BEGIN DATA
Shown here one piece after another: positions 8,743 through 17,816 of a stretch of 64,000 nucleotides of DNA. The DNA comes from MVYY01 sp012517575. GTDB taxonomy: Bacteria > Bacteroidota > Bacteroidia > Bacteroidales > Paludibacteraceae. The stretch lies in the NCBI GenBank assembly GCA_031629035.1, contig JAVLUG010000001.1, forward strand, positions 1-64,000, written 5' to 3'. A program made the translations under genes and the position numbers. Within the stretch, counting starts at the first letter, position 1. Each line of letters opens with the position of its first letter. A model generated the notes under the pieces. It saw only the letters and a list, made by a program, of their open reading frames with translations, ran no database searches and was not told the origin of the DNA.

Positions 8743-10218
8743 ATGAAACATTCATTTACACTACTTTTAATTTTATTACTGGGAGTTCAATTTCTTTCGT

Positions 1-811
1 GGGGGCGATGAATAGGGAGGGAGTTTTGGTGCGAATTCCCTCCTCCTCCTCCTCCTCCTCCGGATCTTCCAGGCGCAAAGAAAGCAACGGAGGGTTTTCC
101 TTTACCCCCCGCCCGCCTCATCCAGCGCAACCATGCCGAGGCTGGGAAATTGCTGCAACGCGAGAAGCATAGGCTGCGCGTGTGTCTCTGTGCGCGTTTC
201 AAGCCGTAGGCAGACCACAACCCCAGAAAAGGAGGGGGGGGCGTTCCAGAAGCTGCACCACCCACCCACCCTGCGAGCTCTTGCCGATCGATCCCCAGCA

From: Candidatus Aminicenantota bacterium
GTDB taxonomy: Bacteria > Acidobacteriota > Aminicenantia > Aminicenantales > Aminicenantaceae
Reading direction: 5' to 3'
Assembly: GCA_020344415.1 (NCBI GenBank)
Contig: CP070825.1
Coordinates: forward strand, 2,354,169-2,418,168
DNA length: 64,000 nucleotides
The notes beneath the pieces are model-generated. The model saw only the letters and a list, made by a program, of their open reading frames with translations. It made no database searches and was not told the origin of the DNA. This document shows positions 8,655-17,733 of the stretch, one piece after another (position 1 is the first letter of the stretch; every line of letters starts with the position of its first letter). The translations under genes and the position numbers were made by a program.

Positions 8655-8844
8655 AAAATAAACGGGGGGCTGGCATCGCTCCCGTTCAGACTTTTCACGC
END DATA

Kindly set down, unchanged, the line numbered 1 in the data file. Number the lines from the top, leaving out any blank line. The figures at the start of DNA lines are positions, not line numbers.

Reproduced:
Shown here one piece after another: positions 8,743 through 17,816 of a stretch of 64,000 nucleotides of DNA. The DNA comes from MVYY01 sp012517575. GTDB taxonomy: Bacteria > Bacteroidota > Bacteroidia > Bacteroidales > Paludibacteraceae. The stretch lies in the NCBI GenBank assembly GCA_031629035.1, contig JAVLUG010000001.1, forward strand, positions 1-64,000, written 5' to 3'. A program made the translations under genes and the position numbers. Within the stretch, counting starts at the first letter, position 1. Each line of letters opens with the position of its first letter. A model generated the notes under the pieces. It saw only the letters and a list, made by a program, of their open reading frames with translations, ran no database searches and was not told the origin of the DNA.